Feral pigs, foxes, cats, camels, donkeys, dogs and goats are in the sights of a West Australian MP who wants the state government to consider opening up public land to hunters.
Shooters and Fishers MP Rick Mazza has asked state parliament to consider bringing in "conservation hunting" to WA, in bid to boost the economy while eradicating notorious pests.
"WA is about four times the size of Texas, and has many large vertebrate pests, such as donkeys, feral camels, goats, pigs, wild dogs ... which can be very destructive, along with the usual suspects of foxes and cats," Mr Mazza said on Thursday.
"I appreciate that hunting can be controversial, but in reality conservation hunters have done a considerable amount to save Australia's endangered species."
In Victoria, a person can currently hunt a variety of game species under a state licence system, including quails, duck, teal, deer, rabbit and foxes.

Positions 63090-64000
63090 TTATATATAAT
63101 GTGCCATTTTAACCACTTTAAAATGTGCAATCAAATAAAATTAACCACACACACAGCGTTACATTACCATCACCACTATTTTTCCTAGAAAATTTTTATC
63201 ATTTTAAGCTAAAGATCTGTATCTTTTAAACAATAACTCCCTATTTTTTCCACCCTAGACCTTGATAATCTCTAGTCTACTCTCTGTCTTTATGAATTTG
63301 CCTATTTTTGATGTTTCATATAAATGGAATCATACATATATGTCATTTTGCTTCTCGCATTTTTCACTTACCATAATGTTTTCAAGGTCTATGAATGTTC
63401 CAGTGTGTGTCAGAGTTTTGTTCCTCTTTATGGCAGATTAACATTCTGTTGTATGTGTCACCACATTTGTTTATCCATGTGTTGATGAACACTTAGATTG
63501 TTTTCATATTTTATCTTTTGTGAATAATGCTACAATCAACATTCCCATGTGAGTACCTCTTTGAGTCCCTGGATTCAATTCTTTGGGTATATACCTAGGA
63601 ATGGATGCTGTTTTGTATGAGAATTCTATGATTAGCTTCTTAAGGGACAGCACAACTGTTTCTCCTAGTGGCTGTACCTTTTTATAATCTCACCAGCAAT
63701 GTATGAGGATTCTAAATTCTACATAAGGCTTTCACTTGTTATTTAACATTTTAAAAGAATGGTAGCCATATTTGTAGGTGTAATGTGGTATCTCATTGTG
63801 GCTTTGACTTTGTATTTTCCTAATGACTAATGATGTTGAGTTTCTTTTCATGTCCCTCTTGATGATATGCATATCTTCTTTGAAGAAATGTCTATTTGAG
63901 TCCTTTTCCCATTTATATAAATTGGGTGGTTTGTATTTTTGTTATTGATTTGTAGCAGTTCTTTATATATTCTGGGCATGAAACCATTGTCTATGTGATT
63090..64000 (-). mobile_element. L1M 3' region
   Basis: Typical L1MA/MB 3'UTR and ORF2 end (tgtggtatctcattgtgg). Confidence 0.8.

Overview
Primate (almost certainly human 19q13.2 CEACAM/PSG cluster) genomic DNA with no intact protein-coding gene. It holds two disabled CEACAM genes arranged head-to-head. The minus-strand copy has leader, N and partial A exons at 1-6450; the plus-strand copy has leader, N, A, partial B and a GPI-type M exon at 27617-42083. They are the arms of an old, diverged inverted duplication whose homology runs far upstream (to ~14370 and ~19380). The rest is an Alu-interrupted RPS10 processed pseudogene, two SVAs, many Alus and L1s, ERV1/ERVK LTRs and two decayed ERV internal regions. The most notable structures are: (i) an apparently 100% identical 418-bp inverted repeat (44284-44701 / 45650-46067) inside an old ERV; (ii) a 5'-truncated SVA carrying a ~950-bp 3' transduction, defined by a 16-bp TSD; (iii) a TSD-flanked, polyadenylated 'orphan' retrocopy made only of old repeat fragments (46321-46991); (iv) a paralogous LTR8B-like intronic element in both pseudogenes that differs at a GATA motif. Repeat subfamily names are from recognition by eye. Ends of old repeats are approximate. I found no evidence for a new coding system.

The Northern Territory allows the hunting of feral pigs and waterfowl under a permit system, while in NSW hunting of deer is allowed during a declared open season, and other classified game animals can be taken on private land with landholder permission.
Mr Mazza argues the cost of managing feral animals in WA means allowing hunting makes commercial sense to the state.
"The commercial cost to remove wild dogs is $5000 a head. It is $500 a head for wild deer, $300 a head for feral pigs, $100 a head for feral foxes, goats and cats, and $10 a head for rabbits," Mr Mazza said.
"I would like to see the community being part of a solution of feral animal control, we would like to see a regulated, controlled method of licensing hunters."
Mr Mazza's request that the Legislative Council's environment committee look into the possible benefits of licensed hunting in the state was adjourned.